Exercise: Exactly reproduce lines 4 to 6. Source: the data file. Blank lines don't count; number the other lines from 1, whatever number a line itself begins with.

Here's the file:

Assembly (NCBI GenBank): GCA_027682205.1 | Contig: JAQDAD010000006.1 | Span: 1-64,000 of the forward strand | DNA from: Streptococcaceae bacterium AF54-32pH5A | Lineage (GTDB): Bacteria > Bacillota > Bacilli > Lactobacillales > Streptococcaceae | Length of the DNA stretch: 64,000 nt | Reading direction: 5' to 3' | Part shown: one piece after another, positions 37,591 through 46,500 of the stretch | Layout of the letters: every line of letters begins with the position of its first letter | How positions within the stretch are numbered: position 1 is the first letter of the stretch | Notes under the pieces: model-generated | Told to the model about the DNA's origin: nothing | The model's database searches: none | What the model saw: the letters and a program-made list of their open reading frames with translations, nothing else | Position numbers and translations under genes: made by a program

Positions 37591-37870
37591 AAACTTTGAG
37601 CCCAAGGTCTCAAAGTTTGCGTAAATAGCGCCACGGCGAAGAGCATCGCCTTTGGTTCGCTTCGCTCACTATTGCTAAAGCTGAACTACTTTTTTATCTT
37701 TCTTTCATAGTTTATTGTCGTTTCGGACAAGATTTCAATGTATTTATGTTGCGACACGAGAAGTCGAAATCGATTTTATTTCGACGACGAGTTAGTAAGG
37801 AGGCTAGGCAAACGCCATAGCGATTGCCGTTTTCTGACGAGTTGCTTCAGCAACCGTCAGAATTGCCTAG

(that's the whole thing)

37601 CCCAAGGTCTCAAAGTTTGCGTAAATAGCGCCACGGCGAAGAGCATCGCCTTTGGTTCGCTTCGCTCACTATTGCTAAAGCTGAACTACTTTTTTATCTT
37701 TCTTTCATAGTTTATTGTCGTTTCGGACAAGATTTCAATGTATTTATGTTGCGACACGAGAAGTCGAAATCGATTTTATTTCGACGACGAGTTAGTAAGG
37801 AGGCTAGGCAAACGCCATAGCGATTGCCGTTTTCTGACGAGTTGCTTCAGCAACCGTCAGAATTGCCTAG